In his latest email to supporters, former Speaker and Republican presidential candidate Newt Gingrich (Ga.) offers a tacit admission that he has been hurt by negative ads from groups backing his rivals — and he appeals for help in pushing back against them.

Gingrich writes in the the email that “we are facing a barrage of attacks trying to paint me as something other than the experienced conservative in the race.”

The email continues: “These misleading ads fail to mention the strategy I helped craft that led to the first Republican majority in the House of Representatives in nearly four decades.”


Gingrich’s Iowa poll numbers have fallen sharply in recent weeks. He drew the support of over 30 percent of likely Republican caucus-goers in several polls conducted in late November and early December. But the current Real Clear Politics polling average in the state gives Gingrich less than 15 percent support, placing him in third place behind Rep. Ron Paul (Texas) and former Massachusetts Gov. Mitt Romney.

Negative ads that have been deployed against him, including one by Paul’s campaign that accuses the former Speaker of “serial hypocrisy,” are believed to have played a key role in Gingrich’s apparent loss of altitude. Last week, even the candidate himself sought to lower expectations, saying that his goal is to be in “the top three or four” when the results come in.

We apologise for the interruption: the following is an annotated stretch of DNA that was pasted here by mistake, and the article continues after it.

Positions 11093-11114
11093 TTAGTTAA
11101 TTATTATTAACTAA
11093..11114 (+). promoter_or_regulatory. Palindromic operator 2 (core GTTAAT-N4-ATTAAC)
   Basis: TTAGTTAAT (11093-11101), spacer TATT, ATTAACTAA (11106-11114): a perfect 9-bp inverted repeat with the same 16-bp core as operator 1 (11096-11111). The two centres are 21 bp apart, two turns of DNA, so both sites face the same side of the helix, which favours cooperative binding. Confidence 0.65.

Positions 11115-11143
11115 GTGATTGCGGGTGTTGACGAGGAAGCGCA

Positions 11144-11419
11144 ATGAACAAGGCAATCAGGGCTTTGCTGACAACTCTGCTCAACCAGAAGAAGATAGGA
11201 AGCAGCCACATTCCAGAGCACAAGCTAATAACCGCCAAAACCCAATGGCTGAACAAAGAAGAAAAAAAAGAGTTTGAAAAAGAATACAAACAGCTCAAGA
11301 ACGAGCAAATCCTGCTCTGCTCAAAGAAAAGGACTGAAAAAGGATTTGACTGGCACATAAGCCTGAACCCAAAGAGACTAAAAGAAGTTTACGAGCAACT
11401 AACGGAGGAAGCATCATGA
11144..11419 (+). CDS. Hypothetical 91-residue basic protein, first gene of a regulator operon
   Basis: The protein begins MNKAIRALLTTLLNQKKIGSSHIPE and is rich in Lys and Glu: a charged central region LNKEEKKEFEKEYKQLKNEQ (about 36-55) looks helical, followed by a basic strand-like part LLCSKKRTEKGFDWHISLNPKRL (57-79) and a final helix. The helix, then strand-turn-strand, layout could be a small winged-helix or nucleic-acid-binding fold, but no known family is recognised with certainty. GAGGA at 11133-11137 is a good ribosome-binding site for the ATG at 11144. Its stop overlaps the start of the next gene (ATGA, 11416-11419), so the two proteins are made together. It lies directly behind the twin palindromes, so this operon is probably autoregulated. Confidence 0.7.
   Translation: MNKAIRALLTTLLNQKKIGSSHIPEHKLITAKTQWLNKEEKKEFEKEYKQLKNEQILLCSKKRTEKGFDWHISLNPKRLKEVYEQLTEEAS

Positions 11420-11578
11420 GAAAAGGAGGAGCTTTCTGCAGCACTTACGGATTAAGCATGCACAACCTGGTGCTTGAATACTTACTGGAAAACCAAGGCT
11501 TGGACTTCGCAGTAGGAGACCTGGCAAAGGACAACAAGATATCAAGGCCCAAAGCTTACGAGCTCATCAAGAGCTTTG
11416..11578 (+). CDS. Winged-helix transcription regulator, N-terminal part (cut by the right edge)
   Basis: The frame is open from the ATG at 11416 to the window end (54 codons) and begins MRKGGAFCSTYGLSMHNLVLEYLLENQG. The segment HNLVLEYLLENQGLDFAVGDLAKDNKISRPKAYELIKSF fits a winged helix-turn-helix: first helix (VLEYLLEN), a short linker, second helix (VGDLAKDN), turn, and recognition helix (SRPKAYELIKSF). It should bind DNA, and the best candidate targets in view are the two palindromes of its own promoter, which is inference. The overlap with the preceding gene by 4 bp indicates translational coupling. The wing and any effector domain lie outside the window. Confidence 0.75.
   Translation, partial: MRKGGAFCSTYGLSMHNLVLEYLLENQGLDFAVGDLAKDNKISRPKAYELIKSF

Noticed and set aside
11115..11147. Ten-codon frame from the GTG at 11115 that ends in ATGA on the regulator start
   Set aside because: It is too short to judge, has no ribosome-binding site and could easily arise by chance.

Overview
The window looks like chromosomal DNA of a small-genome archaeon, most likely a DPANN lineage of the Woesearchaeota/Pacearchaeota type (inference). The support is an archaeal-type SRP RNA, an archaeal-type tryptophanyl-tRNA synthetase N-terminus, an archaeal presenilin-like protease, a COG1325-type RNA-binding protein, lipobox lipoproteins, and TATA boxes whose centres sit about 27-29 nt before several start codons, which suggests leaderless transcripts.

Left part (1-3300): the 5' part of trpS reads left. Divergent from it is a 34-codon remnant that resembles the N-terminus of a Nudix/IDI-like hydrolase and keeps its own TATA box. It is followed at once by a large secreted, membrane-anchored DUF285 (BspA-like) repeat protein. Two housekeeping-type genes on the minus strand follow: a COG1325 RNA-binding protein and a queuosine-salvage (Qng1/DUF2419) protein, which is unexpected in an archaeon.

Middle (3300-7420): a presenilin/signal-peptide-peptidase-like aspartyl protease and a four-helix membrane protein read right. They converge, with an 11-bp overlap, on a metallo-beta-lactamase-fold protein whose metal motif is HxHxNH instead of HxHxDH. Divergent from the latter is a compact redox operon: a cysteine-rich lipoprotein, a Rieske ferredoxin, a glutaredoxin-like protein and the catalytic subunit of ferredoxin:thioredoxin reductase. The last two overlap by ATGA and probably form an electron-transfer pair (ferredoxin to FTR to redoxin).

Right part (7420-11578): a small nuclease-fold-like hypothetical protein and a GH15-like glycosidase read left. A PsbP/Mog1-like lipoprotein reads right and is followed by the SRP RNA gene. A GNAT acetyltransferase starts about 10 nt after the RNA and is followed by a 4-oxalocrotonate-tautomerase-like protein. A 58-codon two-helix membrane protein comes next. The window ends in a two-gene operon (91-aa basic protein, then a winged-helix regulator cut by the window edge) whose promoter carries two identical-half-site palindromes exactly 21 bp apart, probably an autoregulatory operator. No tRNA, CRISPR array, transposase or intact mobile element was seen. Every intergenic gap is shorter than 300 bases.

The failure of the Gingrich campaign to respond with substantial TV advertising to the attacks against him is feeding doubts about whether money shortages continue to be a problem. Gingrich’s campaign almost imploded during the summer, and fundraising tallies to date have shown him far behind his rivals.

The new email from Gingrich encourages supporters to donate to his campaign, in part to counter this impression. It points out that the end-of-year deadline for fundraising is looming. “When we post a big number [for 2011’s fourth quarter], it will dispel the notion that this campaign doesn’t have the resources necessary to campaign nationally,” Gingrich states.

The former Speaker faced a further impediment to his momentum Tuesday when several media outlets reported that his bus tour of Iowa has been significantly downscaled since it was announced last week.

The Des Moines Register noted that Gingrich’s “Jobs and Prosperity” tour is now scheduled to make only 22 stops between now and the caucuses, rather than the 44 the candidate originally promised.

Other candidates are all hitting the road in Iowa with just one week left before the Jan. 3 caucuses. Gov. Rick Perry (Texas) and Rep. Michele BachmannMichele Marie BachmannBoehner says he voted for Trump, didn't push back on election claims because he's retired Boehner: Trump 'stepped all over their loyalty' by lying to followers Boehner finally calls it as he sees it MORE (Minn.) were both speaking at events in the western Iowa city of Council Bluffs on Tuesday morning. Bachmann is in the concluding phase of a 10-day bus tour that, by its end, will see her visit every one of Iowa’s 99 counties. 

Also Tuesday morning, former Sen. Rick Santorum (Pa.) marked his 350th town-hall-style meeting in the Hawkeye State since he began campaigning there late last year.

Romney commences a bus tour of the state Tuesday evening in Davenport. Paul, who has recently been enjoying a polling surge in Iowa, holds three events Wednesday, including a town-hall meeting in Newton.